September 15, 2023 | ARTS AND ENTERTAINMENT | By Katie Rowley
Olivia Rodrigo, breakout singer who won three Grammys for her debut album “Sour,” released her sophomore album “Guts” on Sept. 8 (my birthday!). As a huge fan of Rodrigo, I had high hopes for her second album, waiting months for its release. But, as I made way down I-25, those hopes slowly descended.
“Guts” embodies many of the same motifs present on “Sour”: ballads laced with angsty, teenaged-heartbreak woes, and grungy songs lamenting about the realities of being a teenage girl. But, if you had asked for my thoughts as the last song, “teenage dream,” concluded, I would have said “Guts” was a flop. But after several listens, my opinion has shifted.
So, with absolutely no authority, I thought I would take you on a track-by-track review of “Guts” by Olivia Rodrigo.
An interesting mix of a twangy guitar beneath Rodrigo’s classic slow ballad and a pop-punk outburst, our “all-american bitch” comments on the dichotomy of being a teenage girl in America and the expectations of being both passive and sexualized. Personally, I feel the lyrics of this first track are simplistic and, upon first listen, I was extremely taken aback by the dissonance. But perhaps this dissonance communicates the exact message Rodrigo hopes to incarnate in all her musical projects.
Bad idea right?
Released as a single on Aug. 11, this song is nothing short of perfection. As someone who has repeatedly gone back to several ex-boyfriends despite the pleas of my friends, I related heavily to this song, in which, above an upbeat pop-rock track, Rodrigo sings about knowing that meeting up with her ex is a bad idea, but still doing it. Insanely catchy, I cannot wait to listen to this song the next time I have a toxic ex that I can go back to.
The first single released off of “Guts” on June 30, many have compared “vampire” to Taylor Swift’s “Dear John.” Lyrically it does seem to carry the same message that Swift communicates; fuck men who date teenagers. With perhaps the most insane lyrics Rodrigo has ever written when addressing the older man she was dating, she is perplexed as to why he dated her, concluding that “girls your age know better.”
Perhaps my least favorite on the album, “lacy,” attempts to be one of Rodrigo’s heartbreaking ballads, but it misses the mark. A confusing combination of jealousy and sapphic pining, this song left me wanting more. Of what? I’m not sure, but it feels vocally flat and lacking any genuine emotion.
ballad of a homeschooled girl
This song rocks, and it’s not just because of the heavy electric guitar and drums. Rodrigo sings about social anxiety, and although the title specifies homeschooled girls, I think all girls have probably related to the plights she explores. As someone who went to public school, I have also searched “how to have a conversation” online.
making the bed
From the initial listen, I loved this song. Another ballad, “making the bed” captures a raw emotion as Rodrigo reflects on her actions and takes the blame for her troubles. A less noticeable dissonance is produced by the instrumentals on this track as a heavy, slow piano is intermixed with a slight electric guitar and steady, soft drumbeat. Lyrically and sonically this song stands out as one of the best on “Guts.”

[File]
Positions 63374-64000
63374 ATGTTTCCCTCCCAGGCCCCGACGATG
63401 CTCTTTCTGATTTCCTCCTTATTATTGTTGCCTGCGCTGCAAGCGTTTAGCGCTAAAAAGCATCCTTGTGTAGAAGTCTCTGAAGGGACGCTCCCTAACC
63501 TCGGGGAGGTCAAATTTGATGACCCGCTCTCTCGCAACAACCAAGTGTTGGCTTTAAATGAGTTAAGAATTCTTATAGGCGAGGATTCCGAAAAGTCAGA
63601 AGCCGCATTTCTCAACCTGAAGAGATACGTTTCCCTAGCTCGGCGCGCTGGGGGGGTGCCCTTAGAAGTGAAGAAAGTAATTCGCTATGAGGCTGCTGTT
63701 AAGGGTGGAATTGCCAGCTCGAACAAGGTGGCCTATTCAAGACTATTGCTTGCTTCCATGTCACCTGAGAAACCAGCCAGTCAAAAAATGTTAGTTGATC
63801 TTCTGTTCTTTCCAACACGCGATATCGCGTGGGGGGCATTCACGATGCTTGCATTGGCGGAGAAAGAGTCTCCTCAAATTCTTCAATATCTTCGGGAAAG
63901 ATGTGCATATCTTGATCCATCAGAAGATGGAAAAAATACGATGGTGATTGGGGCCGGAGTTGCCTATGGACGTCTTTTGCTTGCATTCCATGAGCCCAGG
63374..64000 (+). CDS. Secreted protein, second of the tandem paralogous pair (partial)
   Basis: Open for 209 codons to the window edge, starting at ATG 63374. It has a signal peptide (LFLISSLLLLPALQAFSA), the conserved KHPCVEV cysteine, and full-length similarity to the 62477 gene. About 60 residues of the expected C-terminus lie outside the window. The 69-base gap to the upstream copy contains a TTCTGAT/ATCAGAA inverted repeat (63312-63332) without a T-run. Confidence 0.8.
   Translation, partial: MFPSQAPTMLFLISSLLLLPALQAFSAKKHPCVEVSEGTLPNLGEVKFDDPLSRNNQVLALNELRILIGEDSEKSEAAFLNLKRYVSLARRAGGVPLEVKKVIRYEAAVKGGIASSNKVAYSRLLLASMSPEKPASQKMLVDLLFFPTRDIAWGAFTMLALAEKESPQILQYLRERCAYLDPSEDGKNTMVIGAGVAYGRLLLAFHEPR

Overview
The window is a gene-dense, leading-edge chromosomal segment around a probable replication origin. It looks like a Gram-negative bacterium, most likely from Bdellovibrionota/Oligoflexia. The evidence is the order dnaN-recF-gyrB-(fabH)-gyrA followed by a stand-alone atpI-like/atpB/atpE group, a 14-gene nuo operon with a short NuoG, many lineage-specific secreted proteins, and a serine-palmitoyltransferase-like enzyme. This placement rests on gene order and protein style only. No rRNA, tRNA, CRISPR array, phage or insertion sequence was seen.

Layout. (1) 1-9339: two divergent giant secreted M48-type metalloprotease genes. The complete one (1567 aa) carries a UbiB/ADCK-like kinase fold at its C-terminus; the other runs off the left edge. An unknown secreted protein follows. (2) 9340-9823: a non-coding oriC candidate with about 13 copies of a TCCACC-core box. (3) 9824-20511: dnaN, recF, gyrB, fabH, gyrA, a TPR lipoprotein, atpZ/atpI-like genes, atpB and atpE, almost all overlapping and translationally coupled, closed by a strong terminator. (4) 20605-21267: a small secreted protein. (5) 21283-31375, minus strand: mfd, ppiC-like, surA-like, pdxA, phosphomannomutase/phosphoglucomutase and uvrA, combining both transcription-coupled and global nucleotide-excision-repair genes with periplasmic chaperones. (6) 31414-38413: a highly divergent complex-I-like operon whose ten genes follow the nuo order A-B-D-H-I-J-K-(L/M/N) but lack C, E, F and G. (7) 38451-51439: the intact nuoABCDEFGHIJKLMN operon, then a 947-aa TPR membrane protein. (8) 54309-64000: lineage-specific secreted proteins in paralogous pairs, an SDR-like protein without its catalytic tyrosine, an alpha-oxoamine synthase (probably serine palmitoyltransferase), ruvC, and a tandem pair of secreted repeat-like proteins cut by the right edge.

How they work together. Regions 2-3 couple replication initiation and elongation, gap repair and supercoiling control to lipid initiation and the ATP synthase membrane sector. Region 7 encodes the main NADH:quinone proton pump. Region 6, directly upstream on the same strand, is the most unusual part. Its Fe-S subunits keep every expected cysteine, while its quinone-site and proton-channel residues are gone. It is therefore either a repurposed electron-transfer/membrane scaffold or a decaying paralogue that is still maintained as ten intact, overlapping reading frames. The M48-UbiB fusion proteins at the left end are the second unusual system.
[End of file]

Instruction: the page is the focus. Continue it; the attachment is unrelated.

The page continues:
Similar to “making the bed,” “logical” immediately stood out to me. Also being a ballad, “logical” is filled with raw emotion as Rodrigo grapples with how her significantly older boyfriend manipulated her into thinking he was the love of her life. Vocally, she sounds amazing and lyrically, “logical” contains the second most insane lyric Rodrigo has ever written. During the bridge, she sings, “Said I was too young, I was too soft/ Can’t take a joke, can’t get you off.” I’m sorry, WHAT??? She is insane!
get him back!
“get him back!” continues the upward trend of the number of hits on this album. In this pop-punk, grungy song, Rodrigo plays with the juxtaposition of wanting your ex back into your life and wanting to ruin his life. We’ve probably all been there. Although a little cringey, “get him back!” is filled with quips about being flown to France, fixing a man, and disappointing your friends, and I honestly love it.
love is embarrassing
In this track, which seems to have a vintage/90s-esque production, Rodrigo seems to be getting over her ex, recognizing that he is a loser, which is real. This song embodies the natural stage of heartbreak when you finally feel over the awful person you were down so bad for. Although she sounds quite good, it is missing a true sense of resolution.
pretty isn’t pretty
A true girly-pop song, the message of “pretty isn’t pretty” feels like something Rodrigo has already done on “Sour” with “jealousy, jealousy.” Commenting on the harsh expectations and beauty standards, the song is good, but not really adding anything to the social conversation of these issues.
Another sad ballad, Rodrigo’s lyrics feel extremely cliche, like something you would see in a screenshot of a tumblr post from 2012. But maybe I am just not in the right heartbroken mindset to relate to what Rodrigo is singing about.
This concluding song seems to capture her relationship with fame and the criticism she has received in the last few years. Heartbreaking, “teenage dream” is another classic, Rodrigo
2 years ago. Despite this, “teenage dream” is the perfect send-off for “Guts” and will , hopefully , allow Rodrigo to break –free from the constraining image she has been stuck in since stepping into the scene.